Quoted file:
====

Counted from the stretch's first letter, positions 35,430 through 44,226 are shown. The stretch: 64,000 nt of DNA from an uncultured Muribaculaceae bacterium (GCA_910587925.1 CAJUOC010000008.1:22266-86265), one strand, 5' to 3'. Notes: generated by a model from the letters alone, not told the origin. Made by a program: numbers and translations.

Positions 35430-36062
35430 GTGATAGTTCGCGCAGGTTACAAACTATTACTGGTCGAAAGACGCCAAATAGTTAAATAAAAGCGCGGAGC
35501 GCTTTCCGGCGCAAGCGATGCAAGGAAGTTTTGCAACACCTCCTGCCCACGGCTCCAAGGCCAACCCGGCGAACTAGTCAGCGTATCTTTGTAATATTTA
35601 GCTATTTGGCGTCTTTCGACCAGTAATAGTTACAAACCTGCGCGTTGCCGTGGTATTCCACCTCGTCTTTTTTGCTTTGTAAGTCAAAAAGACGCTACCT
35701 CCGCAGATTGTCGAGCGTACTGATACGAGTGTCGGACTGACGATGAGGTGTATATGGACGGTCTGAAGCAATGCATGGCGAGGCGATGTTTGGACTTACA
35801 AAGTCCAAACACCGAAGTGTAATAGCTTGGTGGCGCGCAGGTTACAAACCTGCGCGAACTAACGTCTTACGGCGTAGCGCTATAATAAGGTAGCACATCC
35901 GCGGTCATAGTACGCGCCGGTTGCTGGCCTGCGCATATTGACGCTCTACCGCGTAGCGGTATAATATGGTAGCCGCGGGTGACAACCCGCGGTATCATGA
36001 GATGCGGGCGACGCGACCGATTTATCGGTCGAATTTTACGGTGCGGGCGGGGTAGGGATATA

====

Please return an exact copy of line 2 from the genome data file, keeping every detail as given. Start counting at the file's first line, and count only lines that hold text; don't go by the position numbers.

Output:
Positions 35430-36062